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Eagle-on-Branch-photo courtesy Alton Regional CVB

An American bald eagle sits perched in a tree along the Mississippi River. The increase in migrating bird population has become one of the popular winter attractions for local tourism promoters.
    A local tourism bureau is developing a long-range plan to draw money-bearing visitors from the region — and around the world.
    “It starts with a visit,” said Ann Badasch, an Alton restaurateur who has preached tourism for decades. “When you build a place where people want to visit you’ve built a place people want to work, and when you build a place people want to work, you build a place people want to live. And when you build a place people want to live, you’ve built a place people want to visit.”
    Badasch is chairman of the Alton Regional Convention and Visitors Bureau board, which covers a 50-mile tourism corridor along the Mississippi River, from Hartford north to Pere Marquette State Park in Grafton.
    That highly touted scenery is not lost on international tourism promoters who have been to Alton recently for video-recording sessions — taped in multiple languages for overseas use.
    This year, for the first time, the Alton CVB’s budget has gone past $1 million. Since 2004, when Brett Stawar was named as president, the Alton CVB has managed to find new sources of funds to double its operating budget. Now the office has six full-time staff and four part-timers and is supported by a 20-member board.
And, yet, the amount of tax money taken in has changed little, Badasch said, made up for by grants, visitor guide sales, tourism services and individual contributing companies who believe it is smart business to promote tourism.
    “We actually have about 50 small businesses contribute money toward the bureau’s budget. That’s telling.”
    The Alton-to-Grafton area, in particular, has benefited from a push that actively began in 1985 as part of an administrative move by Gov. Jim Thompson who recognized tourism as a growth industry. That year, the State Department of Tourism was formed. The state eventually authorized a hotel-motel tax that led to creation of the state’s Local Tourism and Convention Bureau program, allowing communities to access grant money. Today, as a result there are 41 CVBs in Illinois, outside of Chicago.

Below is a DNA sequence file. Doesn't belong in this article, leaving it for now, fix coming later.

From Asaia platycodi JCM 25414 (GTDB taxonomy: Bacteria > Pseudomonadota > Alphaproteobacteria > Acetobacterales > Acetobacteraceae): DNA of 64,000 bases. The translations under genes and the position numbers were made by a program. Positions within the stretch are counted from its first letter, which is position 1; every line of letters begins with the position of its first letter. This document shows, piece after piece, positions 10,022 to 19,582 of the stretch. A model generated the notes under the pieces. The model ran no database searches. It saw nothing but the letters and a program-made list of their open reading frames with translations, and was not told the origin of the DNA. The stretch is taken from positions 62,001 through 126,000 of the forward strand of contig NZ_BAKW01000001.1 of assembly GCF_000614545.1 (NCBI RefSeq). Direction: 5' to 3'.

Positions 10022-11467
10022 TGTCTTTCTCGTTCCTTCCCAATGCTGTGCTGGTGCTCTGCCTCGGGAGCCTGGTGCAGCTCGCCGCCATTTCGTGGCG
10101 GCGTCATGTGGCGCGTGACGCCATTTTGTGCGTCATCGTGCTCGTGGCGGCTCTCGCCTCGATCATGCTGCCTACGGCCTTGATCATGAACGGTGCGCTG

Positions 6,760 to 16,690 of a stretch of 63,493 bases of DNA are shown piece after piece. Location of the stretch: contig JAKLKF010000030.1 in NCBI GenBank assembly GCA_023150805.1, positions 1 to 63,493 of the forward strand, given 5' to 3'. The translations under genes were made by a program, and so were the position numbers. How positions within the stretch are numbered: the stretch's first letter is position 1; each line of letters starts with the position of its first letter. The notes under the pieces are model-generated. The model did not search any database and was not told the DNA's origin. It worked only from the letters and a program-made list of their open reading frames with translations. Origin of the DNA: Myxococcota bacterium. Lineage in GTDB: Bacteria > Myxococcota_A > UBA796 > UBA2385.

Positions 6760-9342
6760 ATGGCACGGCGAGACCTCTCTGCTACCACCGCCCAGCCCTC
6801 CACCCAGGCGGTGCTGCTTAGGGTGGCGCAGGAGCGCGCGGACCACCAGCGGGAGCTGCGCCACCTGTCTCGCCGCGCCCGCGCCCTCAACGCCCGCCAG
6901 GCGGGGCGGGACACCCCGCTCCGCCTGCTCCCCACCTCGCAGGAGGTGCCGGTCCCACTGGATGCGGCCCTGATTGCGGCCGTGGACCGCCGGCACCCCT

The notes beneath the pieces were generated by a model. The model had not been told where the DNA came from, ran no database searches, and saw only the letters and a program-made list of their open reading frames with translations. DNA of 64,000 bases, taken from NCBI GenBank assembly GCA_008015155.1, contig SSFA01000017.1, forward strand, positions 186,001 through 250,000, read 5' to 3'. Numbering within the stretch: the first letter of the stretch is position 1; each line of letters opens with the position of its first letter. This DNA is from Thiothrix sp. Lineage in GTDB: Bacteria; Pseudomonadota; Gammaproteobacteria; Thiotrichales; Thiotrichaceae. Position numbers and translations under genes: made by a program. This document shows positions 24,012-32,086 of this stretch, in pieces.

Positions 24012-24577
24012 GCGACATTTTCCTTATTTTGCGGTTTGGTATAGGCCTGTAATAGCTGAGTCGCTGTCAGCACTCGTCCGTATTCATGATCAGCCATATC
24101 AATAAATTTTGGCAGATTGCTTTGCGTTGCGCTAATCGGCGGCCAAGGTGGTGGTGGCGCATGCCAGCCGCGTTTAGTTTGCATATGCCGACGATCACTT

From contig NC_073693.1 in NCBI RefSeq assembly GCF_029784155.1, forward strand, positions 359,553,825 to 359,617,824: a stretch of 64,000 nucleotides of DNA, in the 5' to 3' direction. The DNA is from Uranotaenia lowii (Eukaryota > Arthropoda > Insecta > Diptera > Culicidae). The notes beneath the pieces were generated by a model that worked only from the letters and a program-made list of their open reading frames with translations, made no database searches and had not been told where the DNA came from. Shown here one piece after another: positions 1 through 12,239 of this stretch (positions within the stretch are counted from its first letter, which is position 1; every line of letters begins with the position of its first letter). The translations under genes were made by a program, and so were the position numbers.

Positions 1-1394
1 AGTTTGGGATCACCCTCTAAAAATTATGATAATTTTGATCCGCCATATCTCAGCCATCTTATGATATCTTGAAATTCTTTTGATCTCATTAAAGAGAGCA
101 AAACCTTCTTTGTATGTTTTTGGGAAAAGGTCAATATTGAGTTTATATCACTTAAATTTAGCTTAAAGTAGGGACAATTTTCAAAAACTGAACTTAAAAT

Some 20 percent of the Alton CVB budget comes from a regional hotel/motel tax. Another 22 percent comes from the food and beverage tax out of Alton. In return, Alton holds five seats on the CVB board.
    Another 29 percent comes from grant revenue from the state of Illinois, which collects a hotel-motel tax. Chicago is the biggest generator of that tax and retains most of what is made. The rest is distributed to other CVBs as part of the LTCB grant distribution, based on a formula of Chicago’s own tax collection on visitor expenditures areas, such as hotel/motel, food and beverage, car rental, retail and gasoline.
    “I also think the important thing to point out in our budget is the diversity of funding from local, state and private sector. It is a shift we have experienced in the past 10 years and one that we will continue to pursue,” Stawar said. “Private sector collaborations are our primary focus for the future, utilizing state and local government to provide the funds to leverage the private sector and our combined tourism efforts.”
    While the Alton CVB’s mission is to build public awareness on local events and places, it also has added what it calls “tourism development,” which may become a significant component.
    “So many people come to us on, ‘How do we do this, and how do we do that?’ Anyone who wants services, they are given across the board freely,” Badasch said. “This is a not a membership-driven convention bureau, like some. In ours you don’t pay to play.”
    As an example of such cooperation she cited the Lewis and Clark Confluence Towers at Hartford. The village spent years pursuing the facility and when it had to shift to operations and interpretation, the town turned to the CVB for support.
    “The convention bureau stepped in. We set up a plan for them; they actually pay us to operate it. The village has the final say and pays the utilities, but we help them organize their schedule and their professional staff and marketing,” Badasch said.
    That arrangement is done under contract with the Village of Hartford.
    A similar contractual arrangement with the U.S. Army Corps of Engineers allows the local CVB to manage river-related promotions, Stawar said.